With the first of Rep. Peter King's (R-NY) hearings on the radicalization of Islam scheduled to occur this week, on Sunday Lorenzo Vidino of the Rand Corporation took to the pages of the Washington Post to detail what he tabs as "five myths about the Muslim Brotherhood." Yet in reading the piece, it's hard to imagine this was the title Vidino chose - each "myth" is more of a "yes, but" contextual clarification; far short of factual inaccuracy.
Is it fair to say that the Brotherhood is a global organization? That just depends on what your definition of "organization" is - perhaps "alliance of like-minded collaborators who share money, information, and resources across more than eighty nation-states" is not your definition of a "global organization." How close and how recent do ties to al-Qaeda have to be to raise concerns? Portions like "This is not far-fetched, yet ..." and "Historically, yes. But ..." are a good sign that it's simply unfair to call items such as "The Brotherhood seeks to impose a draconian version of sharia law" myths - in Egypt, at least, that is simply a fact.
One myth which I'd suggest Vidino's piece persists in deploying is a typical view of the generational divide between old and new guard on questions of radical Islam. In reality, the differences are more complex, and the young voices for radicalism are often the most violent - a piece about Alexandria in the 1960s in this weekend's Wall Street Journal drives the point home:
Colette Frege Haggar remembers how, in the 1960s, she would slip on a bikini and walk down Alexandria's streets to join the other bikini-clad women at her local beach.
Now, women in this Egyptian city almost universally wear head coverings - and increasingly, Ms. Frege and others say, they wear niqabs, the black shroud-like garments with slits for the eyes. If women go to a public beach, they usually do so in head-to-toe dress.
Ms. Frege, a 56-year-old Catholic of Lebanese-Italian descent, has watched her city morph from the Middle East's most cosmopolitan city to one of its Islamist strongholds. The question is what comes next: a return to the more liberal polity of her youth or a fundamentalist entrenchment.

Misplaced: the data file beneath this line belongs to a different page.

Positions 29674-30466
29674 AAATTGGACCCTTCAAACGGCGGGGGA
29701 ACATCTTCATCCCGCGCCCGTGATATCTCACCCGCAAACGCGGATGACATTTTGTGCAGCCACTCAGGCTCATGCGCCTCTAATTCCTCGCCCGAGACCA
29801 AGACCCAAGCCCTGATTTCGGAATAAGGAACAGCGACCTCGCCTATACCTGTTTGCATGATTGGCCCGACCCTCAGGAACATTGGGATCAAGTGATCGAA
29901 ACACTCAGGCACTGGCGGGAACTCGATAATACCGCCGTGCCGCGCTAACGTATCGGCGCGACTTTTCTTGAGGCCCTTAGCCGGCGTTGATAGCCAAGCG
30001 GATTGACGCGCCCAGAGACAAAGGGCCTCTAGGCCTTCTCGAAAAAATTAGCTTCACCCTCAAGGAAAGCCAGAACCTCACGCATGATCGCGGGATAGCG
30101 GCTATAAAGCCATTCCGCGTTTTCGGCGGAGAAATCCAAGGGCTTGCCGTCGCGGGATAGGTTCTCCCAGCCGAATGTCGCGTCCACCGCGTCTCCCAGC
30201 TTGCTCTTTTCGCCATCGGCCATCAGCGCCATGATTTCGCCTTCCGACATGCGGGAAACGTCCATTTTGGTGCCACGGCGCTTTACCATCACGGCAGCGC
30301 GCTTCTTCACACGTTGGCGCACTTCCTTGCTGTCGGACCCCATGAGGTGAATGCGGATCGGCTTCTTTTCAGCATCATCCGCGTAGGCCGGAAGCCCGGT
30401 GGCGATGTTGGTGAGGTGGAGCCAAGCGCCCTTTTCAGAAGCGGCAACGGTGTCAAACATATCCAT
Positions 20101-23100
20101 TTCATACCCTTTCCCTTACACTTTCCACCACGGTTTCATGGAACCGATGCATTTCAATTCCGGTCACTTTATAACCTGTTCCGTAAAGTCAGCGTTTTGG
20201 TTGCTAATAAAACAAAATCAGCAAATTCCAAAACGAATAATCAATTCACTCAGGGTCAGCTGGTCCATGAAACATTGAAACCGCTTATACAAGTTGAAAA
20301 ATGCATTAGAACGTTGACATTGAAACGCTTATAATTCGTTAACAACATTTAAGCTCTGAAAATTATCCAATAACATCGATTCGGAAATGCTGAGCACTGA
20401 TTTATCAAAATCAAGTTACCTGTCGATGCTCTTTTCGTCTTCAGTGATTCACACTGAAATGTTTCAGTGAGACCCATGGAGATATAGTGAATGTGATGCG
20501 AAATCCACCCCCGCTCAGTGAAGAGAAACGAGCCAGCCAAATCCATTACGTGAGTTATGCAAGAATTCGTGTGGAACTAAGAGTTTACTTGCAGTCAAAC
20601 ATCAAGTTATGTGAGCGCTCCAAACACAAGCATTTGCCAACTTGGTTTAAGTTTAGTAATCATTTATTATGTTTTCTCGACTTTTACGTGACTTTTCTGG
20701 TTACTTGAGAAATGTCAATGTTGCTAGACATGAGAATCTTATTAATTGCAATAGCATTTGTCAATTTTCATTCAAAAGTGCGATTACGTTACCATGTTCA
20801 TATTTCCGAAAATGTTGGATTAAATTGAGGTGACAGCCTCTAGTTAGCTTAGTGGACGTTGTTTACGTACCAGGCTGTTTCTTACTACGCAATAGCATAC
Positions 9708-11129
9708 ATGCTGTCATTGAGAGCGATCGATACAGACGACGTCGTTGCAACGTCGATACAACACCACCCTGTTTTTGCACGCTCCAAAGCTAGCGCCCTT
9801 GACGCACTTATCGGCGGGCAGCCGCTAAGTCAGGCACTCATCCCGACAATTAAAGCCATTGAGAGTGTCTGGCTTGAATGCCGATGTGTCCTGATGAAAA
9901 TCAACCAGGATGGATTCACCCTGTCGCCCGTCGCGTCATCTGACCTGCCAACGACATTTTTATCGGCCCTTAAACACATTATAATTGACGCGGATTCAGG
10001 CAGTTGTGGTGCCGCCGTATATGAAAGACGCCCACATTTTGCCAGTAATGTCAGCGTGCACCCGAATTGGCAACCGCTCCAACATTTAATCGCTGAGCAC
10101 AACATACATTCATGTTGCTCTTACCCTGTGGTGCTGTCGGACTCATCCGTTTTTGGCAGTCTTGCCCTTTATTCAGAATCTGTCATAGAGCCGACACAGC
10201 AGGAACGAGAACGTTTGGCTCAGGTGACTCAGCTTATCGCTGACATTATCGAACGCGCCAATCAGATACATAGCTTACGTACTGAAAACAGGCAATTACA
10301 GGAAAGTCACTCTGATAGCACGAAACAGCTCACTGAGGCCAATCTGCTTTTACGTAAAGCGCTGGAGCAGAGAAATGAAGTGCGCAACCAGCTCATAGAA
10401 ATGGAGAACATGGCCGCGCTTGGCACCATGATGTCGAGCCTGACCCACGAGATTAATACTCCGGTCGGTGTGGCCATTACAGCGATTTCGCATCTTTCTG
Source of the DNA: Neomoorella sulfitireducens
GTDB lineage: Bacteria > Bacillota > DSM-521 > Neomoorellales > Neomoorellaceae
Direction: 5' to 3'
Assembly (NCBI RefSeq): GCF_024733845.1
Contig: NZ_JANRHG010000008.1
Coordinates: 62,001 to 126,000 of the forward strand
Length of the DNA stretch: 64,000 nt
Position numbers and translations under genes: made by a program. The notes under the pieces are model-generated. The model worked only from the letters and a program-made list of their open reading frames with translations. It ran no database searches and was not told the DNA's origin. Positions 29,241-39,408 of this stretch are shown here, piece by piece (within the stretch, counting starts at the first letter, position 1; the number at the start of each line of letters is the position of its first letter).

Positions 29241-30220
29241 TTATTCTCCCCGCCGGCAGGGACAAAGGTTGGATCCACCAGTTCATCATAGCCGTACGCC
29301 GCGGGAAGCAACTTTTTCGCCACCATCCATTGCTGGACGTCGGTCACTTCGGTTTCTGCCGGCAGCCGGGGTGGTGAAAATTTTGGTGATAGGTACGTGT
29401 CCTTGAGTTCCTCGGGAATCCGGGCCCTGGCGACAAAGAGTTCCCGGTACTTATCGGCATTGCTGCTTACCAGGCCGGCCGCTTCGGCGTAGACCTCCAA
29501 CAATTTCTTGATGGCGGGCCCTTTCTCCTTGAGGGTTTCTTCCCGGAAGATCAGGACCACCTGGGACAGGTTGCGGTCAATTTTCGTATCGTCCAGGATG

Of course, for as much as some counseled against the upheaval costs of pushing against Hosni Mubarak, the fact is that his regime's crackdown may have helped foster the kind of pent-up religious radicalism we've seen in other arenas. But that is a larger debate. Back to the reminiscing:
Ms. Frege is among those who recall when Alexandria was known as Little Paris, home to a vast community of Europeans and Jews, described by novelist Lawrence Durrell as the city of "five races, five languages, a dozen creeds."
Today, the vast majority of foreigners have left. Egypt's second city is now a bastion of the country's Muslim Brotherhood, along with Salafists, who adhere to an austere Saudi Arabian brand of Islam. Alcohol, once sold widely, has largely been relegated to hotels. Women say they wouldn't dare wear a bikini at the beach, nor a short skirt on the city's streets. The town is a parable for what Egypt has become in recent years: the world's most religious nation, according to a 2009 Gallup poll.
Read the whole thing, but note particularly a passage quoting a 32-year-old store manager who claims the more stringent version of Islam "'rescued' the city from its cosmopolitan past and would have to step in again if it returned. Muslim moderates are not found based on their age. The young are not necessarily more progressive than the old, and the societal context can make a great difference in outlook. I've cited in the past the words of one of the leading voices for moderation in the Muslim world, Malaysian Prime Minister Najib Razak - age 57 - who just last week spoke in Istanbul about the terms on which the Brotherhood can participate in the political dialogue:
Since the beginning of the uprising in Egypt and the expected power shift in favor of the Muslim Brotherhood, the Islamic world has rallied around the Brotherhood and demanded that the West engage with them. But a crack in that unity appeared today when Malaysian prime minister Najib Razak said that the Muslim Brotherhood “shouldn’t be part of the process as long as they don’t reject violence and extremism.”
“Anyone who wants to be part of the political process should adopt values that are compatible with democracy,” Najib said in an interview in Istanbul, where he is speaking at a conference on moderation. “It’s not just about having a vote and choosing your leaders; it’s also part of imparting the right values for democracy to work, because there are failed democracies as well.”
Najib said he has “some concerns, deep concerns” about Yusuf al-Qaradawi, the Muslim Brotherhood’s spiritual leader. Those concerns center on Qaradawi’s support and justification for terrorism, which carries a great deal of weight given Qaradawi’s credibility as an Islamic scholar. It is exactly that type of Muslim leader that has led the Middle East astray, according to Najib. “We have lost a lot of ground to the extremists in the Middle East.”
This is wise counsel. Najib's call needs to be the basis for legitimate political participation on the part of the Muslim Brotherhood in Egypt and around the globe. We're far past the point where we can pretend that violence and extremism is part of a set of myths about the Brotherhood. Indeed, it needs to become a myth, or the future in Egypt and elsewhere may not be bright.